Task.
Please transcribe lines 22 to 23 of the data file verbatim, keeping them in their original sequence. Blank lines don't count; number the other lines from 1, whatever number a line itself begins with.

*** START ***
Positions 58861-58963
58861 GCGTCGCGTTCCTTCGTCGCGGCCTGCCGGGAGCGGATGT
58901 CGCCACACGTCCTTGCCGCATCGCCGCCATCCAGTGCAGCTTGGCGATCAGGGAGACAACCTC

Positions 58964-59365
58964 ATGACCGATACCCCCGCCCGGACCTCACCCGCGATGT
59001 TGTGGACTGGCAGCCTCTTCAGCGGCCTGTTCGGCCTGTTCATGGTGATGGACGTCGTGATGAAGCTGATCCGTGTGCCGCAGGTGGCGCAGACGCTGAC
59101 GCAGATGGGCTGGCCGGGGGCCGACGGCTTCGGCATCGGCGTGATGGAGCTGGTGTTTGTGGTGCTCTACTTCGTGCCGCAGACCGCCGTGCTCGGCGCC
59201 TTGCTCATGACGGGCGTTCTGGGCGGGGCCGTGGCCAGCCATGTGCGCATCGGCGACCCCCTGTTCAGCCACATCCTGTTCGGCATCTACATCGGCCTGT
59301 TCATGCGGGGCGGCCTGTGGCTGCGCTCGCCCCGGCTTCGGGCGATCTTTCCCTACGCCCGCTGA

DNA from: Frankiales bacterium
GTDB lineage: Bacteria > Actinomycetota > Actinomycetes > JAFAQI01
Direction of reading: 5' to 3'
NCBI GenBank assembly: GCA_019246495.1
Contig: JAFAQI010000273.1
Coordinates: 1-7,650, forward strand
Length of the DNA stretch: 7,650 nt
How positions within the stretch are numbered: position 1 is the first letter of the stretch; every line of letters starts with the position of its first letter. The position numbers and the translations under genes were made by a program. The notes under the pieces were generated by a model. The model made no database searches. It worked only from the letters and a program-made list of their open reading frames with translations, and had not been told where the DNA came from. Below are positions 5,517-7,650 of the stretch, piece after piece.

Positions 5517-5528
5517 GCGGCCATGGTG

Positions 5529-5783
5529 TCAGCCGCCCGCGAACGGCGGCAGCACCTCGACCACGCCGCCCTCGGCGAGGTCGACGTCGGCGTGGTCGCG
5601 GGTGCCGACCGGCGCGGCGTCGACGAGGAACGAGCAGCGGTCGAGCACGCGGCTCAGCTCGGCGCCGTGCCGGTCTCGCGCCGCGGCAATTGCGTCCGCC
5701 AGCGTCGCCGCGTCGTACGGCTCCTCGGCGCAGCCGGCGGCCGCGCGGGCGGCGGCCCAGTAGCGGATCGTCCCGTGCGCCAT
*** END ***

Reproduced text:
5601 GGTGCCGACCGGCGCGGCGTCGACGAGGAACGAGCAGCGGTCGAGCACGCGGCTCAGCTCGGCGCCGTGCCGGTCTCGCGCCGCGGCAATTGCGTCCGCC
5701 AGCGTCGCCGCGTCGTACGGCTCCTCGGCGCAGCCGGCGGCCGCGCGGGCGGCGGCCCAGTAGCGGATCGTCCCGTGCGCCAT